We watched The Fountain last week and I didn’t like it much at all. I sort of knew the plot from reading about it beforehand and I was not sure how it was going to be, but I had decently high expectations for it and it failed on most levels for me. It’s essentially pretentious, boring mush.
It’s a mix of Kabbalah, Mayan mysticism, reincarnation, and nonsense, with a dash of anti-Catholicism. The only thing I liked about the film was Aranofsky’s use of light, particularly the ‘modern’ scenes which occur in dark rooms mainly at night.
Somehow we are to believe that a Spanish Conquistador and Queen Isabella are later reincarnated in our day and then at some future point this same man (apparently again reincarnated) fly a bubble like craft with a tree in it into a star, from which all life again begins (I guess). I expected more from the past and future sections of the movie, but didn’t get it. The Inquisition is of course brought up, and the Inquisitor is portrayed as an evil power monger who is out to convict Isabella, the most Catholic Queen, of heresy. You hear him inveighing against her as wanting an earthly paradise rather than life in the hereafter. This is because she believes that the Tree of Life has been found in the New World, hidden by the Mayans. Somehow this tree’s sap will save Spain from “tyranny” although I’m not sure how. Apparently the Conquistador is to find the tree and return to Spain where Isabella will ‘be his Eve.’ Simple problems with this are: why couldn’t evil people also drink this sap and also live forever? How would living forever deliver Spain from tyranny? How could people like Isabella who believe in original sin think that living forever would solve anything in our current condition? Never mind all that, the bottom line here is that the Church was tyrannous and the mystical Mayans are closer to the meaning of it all with their astral religion, thoughts of rebirth, star-gazing and the Tree of Life.
The modern scenes are probably the best in terms of drama, and I think they are well played, if a bit over the top. Again the Mayans are venerated as having all kinds of knowledge that we have lost in the modern world. Let us remember that the Mayans practiced human sacrifice in a particularly brutal way. It is hard to see how this ‘civilization’ holds the key to freeing Spain or enlightening our present, but that’s what you have here. Against this type of nonsense our Apostle Paul says ‘Professing to be wise, they became fools, and exchanged the glory of the incorruptible God for an image in the form of corruptible man and of birds and four-footed animals and crawling creatures.” Our modern re-interpreters of the ancient religions are probably not comfortable with worshiping bugs and animals, but they do like the mystical core of the religion which promises reincarnation, everlasting life and all without any apparent need to do anything other than gain knowledge.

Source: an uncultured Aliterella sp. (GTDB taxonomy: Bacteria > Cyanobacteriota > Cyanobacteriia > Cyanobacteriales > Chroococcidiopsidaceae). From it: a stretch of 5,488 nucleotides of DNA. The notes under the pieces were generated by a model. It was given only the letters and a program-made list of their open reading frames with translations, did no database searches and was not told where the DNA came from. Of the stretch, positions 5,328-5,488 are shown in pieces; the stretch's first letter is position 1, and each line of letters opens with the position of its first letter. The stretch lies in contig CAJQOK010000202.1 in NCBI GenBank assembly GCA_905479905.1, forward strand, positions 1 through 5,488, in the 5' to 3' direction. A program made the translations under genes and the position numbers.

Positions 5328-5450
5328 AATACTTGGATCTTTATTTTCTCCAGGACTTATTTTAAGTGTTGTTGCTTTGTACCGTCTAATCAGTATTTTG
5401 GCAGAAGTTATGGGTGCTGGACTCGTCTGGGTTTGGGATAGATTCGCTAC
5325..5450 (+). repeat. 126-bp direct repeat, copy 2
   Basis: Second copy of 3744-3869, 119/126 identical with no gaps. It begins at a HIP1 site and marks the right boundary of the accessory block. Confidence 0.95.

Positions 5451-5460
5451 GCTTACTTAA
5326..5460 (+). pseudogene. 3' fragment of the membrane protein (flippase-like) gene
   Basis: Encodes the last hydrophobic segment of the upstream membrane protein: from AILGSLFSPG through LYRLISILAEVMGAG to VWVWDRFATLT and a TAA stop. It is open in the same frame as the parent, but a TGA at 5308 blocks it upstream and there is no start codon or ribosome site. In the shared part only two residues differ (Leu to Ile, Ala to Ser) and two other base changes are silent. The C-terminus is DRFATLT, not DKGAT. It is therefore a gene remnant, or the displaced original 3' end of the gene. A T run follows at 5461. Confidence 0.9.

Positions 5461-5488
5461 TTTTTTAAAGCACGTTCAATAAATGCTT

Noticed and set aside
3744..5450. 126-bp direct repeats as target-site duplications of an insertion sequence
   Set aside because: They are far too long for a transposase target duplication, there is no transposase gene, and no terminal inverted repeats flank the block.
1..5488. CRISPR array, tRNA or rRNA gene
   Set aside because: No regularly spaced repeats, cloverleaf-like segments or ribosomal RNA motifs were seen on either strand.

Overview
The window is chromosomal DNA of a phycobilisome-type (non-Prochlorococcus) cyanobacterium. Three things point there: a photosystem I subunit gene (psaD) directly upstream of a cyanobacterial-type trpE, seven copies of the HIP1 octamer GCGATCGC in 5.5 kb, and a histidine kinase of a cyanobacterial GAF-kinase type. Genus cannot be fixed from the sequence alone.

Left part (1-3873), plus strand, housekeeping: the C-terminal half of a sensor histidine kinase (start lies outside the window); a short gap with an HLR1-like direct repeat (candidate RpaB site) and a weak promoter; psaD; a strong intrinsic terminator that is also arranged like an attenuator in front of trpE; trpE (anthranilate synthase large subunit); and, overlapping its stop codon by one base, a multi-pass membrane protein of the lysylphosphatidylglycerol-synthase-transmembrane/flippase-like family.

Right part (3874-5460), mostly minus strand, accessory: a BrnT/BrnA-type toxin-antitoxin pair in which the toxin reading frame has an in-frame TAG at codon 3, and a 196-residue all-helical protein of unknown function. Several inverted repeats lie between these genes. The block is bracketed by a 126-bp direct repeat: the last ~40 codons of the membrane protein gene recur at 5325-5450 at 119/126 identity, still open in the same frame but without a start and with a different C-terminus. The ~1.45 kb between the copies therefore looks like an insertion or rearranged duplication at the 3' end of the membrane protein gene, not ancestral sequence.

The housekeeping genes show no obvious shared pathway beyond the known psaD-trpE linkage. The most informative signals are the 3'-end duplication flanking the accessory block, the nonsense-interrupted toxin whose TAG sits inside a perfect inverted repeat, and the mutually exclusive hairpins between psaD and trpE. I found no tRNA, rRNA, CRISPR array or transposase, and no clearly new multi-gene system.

Finally in the future you have an exceedingly boring trip in a quiet bubble towards an exploding nebula with a dying tree – perhaps an incarnation of the dead woman….or something, I’m not quite sure. The extra material on the DVD featured some guy talking breathlessly about the whole movie being about a journey from darkness into light. In the Mayan scenes we move from night into a lighted Mayan pyramid and eventually the Tree of Life, in modern times there is a dark hallway that the guy walks down, and in the future the space bubble journey into a Nebula. Wow. How profound.
To me this whole thing is cooked up by kids who saw the Matrix and wanted to do something cool. They wanted to re-invent sci-fi, so they threw together a bunch of incongruous ideas that make no sense together and then talked a lot about how it changes sci-fi, about darkness into light, about reincarnation and the meaning of life, about facing death, and so forth. See how serious Hugh Jackman is? He frowns a lot, he shaved his head, he’s in the lotus position or doing Tai Chi. I suppose shallow moderns who have had their culture evacuated of the wisdom of 19 centuries think this sort of thing is profound, it produces feelings of weird mystical stuff that is just beyond our knowledge but could be obtained if we only knew more and meditated a bit. Isn’t this getting a little old? These modern American mish-mash attempts at ‘spirituality’ or so much shallow drivel. None of it in any way holds together, makes sense, or brings any change to a person’s life – only an encounter with the Living God does that. And this even fails disastrously at being science-fiction, much less changing sci-fi forever. I’m beginning to wonder if any of our post-modern filmmakers can sustain a really good narrative without the moorings of the Christian faith informing their stories. Star Wars descended into corniness and ‘downcenter on yourself’ inanities, the Matrix collapsed after one movie into another collage of incongruent, sophomoric talk, only the Lord of the Rings, written by a Christian, sustained a consistent narrative with hope for man.
Anyway, I don’t suggest watching this unless you are a huge sci-fi fan willing to be bored for a couple hours.